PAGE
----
Democrats push for review of redistricting
April 18, 2022
The Arizona Democratic Party is asking the attorney general to investigate recent changes to legislative redistricting maps, with the claim that some of the boundary lines were drawn to keep Republican candidates in safe GOP districts. Jeremy Duda with Axios-Phoenix has been covering the story.
The Arizona Constitution makes it illegal for the commission that draws electoral districts from considering the impact it would have on incumbent candidates, and if this were found to be true, the maps may have to be redrawn.
“The point of this commission is to get legislators, who had been drawing the districts for decades, out of that business. They would always protect themselves or their friends, and a big part of this is to not let that happen. They’re watching this happen in three districts,” Duda said.
Democrats allege that the non-partisan head of the commission allowed the two Republican commission members to make changes to the district maps to move incumbents into more favorable districts.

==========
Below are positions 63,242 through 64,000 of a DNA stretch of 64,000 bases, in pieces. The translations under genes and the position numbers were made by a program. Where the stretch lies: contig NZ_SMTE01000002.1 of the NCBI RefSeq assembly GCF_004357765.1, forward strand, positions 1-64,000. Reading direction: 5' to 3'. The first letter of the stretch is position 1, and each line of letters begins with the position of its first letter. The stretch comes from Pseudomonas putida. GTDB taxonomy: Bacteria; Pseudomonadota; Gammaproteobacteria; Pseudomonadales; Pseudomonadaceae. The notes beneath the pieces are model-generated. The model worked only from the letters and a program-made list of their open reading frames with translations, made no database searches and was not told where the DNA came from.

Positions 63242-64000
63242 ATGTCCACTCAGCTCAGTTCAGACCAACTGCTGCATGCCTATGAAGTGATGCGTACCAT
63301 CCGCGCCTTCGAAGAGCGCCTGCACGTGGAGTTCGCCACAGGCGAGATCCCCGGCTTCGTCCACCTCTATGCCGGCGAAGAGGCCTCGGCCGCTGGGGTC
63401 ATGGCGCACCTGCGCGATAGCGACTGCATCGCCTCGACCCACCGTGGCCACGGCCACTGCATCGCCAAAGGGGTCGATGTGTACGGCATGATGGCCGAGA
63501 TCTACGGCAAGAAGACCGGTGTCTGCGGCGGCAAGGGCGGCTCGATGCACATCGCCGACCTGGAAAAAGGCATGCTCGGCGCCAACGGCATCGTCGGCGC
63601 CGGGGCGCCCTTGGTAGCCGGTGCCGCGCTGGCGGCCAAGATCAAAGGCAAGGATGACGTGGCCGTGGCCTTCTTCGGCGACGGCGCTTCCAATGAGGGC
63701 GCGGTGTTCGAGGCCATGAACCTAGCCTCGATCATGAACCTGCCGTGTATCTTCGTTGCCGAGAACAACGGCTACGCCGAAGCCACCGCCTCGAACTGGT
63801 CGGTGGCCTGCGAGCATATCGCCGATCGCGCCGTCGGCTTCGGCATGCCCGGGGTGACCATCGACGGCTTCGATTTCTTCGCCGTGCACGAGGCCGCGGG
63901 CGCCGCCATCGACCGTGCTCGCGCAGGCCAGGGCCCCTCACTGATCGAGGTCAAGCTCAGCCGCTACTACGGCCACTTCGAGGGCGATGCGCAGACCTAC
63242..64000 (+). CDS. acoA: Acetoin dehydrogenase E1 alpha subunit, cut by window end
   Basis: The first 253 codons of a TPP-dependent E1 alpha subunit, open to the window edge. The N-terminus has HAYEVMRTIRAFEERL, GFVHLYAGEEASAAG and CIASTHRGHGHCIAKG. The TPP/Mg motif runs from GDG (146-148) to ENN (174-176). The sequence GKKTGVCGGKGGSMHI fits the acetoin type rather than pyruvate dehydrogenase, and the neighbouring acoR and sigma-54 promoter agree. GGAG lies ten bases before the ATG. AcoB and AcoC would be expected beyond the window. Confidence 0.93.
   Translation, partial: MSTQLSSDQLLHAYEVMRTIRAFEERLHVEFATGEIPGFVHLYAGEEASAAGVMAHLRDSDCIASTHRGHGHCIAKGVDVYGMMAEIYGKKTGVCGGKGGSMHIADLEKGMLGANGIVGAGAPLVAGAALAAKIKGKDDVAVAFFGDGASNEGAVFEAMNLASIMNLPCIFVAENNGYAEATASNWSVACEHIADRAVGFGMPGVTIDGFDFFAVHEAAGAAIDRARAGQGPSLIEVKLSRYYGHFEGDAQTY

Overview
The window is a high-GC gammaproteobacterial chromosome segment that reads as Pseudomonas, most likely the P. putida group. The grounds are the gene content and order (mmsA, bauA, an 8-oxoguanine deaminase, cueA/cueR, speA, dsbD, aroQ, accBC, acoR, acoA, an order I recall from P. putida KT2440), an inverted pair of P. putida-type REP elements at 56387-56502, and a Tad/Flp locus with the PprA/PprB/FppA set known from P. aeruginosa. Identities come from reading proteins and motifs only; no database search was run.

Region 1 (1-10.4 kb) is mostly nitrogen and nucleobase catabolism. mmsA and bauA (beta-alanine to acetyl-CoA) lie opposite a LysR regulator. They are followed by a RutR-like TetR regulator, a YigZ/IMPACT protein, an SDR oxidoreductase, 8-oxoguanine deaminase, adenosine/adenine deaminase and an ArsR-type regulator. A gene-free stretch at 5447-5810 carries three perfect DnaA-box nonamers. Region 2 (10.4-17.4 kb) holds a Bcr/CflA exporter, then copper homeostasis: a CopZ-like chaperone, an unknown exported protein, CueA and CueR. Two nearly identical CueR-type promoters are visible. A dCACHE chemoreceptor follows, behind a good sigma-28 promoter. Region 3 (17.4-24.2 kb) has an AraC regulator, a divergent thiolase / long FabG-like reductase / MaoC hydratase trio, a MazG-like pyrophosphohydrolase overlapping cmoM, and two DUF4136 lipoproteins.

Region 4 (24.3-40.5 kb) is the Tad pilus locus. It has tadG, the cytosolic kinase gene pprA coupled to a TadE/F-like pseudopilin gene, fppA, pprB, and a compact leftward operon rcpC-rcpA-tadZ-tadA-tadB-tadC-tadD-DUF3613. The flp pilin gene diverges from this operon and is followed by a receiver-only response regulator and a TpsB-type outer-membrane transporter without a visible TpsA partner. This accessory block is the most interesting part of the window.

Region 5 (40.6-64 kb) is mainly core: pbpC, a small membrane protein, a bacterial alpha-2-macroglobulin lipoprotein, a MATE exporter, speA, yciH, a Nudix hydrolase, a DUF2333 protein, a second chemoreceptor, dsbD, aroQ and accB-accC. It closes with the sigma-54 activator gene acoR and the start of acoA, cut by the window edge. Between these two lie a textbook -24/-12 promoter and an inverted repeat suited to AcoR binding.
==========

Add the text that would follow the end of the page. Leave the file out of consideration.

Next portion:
“The Navajo Nation signed off, everyone was good, and then they came back from a break and David Mehl, Republican commissioner from Tucson said ‘hey, one more quick change we want to make, we want to move this line.'” Duda said. “Turns out, it moved a small portion of Flagstaff, and Wendy Rogers, into the Republican district.”
But without someone explicitly stating that they moved a particular line because of the location of an incumbent, it can be nearly impossible to prove, Duda said.
There have also been concerns about the use of state resources for electoral politics, such as the use of Senate staff by Senator Vince Leach to contact local officials and urge them to support the district map.
“I couldn’t say why exactly they waited this long. When I asked they said they wanted to wait after the filing deadline which was April 4th so there was no confusion about what the districts were gonna look like,” Duda said. “If they had the evidence they needed to show that the commissioners intentionally drew these lines to benefit incumbents, they would have gone to court months ago.”